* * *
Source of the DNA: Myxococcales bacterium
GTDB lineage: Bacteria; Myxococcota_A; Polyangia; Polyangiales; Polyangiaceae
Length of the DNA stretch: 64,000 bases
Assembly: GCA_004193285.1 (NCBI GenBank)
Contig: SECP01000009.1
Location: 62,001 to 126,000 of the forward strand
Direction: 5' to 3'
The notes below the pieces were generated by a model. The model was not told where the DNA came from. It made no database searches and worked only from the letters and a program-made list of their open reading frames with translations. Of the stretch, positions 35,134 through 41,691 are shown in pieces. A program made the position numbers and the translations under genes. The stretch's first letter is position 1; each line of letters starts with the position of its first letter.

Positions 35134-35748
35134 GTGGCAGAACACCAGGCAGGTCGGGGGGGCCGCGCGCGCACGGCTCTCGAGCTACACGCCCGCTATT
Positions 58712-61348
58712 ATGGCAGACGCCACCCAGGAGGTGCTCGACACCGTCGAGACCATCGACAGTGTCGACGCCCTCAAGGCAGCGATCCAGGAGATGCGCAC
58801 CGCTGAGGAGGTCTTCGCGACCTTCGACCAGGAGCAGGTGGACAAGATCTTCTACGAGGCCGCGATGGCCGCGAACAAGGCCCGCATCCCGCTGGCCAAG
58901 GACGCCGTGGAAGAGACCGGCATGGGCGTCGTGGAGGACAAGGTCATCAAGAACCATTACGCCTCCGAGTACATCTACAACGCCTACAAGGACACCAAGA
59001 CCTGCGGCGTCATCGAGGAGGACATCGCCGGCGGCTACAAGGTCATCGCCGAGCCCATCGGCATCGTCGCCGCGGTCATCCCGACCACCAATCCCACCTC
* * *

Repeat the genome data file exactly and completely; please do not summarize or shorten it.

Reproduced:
Source of the DNA: Myxococcales bacterium
GTDB lineage: Bacteria; Myxococcota_A; Polyangia; Polyangiales; Polyangiaceae
Length of the DNA stretch: 64,000 bases
Assembly: GCA_004193285.1 (NCBI GenBank)
Contig: SECP01000009.1
Location: 62,001 to 126,000 of the forward strand
Direction: 5' to 3'
The notes below the pieces were generated by a model. The model was not told where the DNA came from. It made no database searches and worked only from the letters and a program-made list of their open reading frames with translations. Of the stretch, positions 35,134 through 41,691 are shown in pieces. A program made the position numbers and the translations under genes. The stretch's first letter is position 1; each line of letters starts with the position of its first letter.

Positions 35134-35748
35134 GTGGCAGAACACCAGGCAGGTCGGGGGGGCCGCGCGCGCACGGCTCTCGAGCTACACGCCCGCTATT
Positions 58712-61348
58712 ATGGCAGACGCCACCCAGGAGGTGCTCGACACCGTCGAGACCATCGACAGTGTCGACGCCCTCAAGGCAGCGATCCAGGAGATGCGCAC
58801 CGCTGAGGAGGTCTTCGCGACCTTCGACCAGGAGCAGGTGGACAAGATCTTCTACGAGGCCGCGATGGCCGCGAACAAGGCCCGCATCCCGCTGGCCAAG
58901 GACGCCGTGGAAGAGACCGGCATGGGCGTCGTGGAGGACAAGGTCATCAAGAACCATTACGCCTCCGAGTACATCTACAACGCCTACAAGGACACCAAGA
59001 CCTGCGGCGTCATCGAGGAGGACATCGCCGGCGGCTACAAGGTCATCGCCGAGCCCATCGGCATCGTCGCCGCGGTCATCCCGACCACCAATCCCACCTC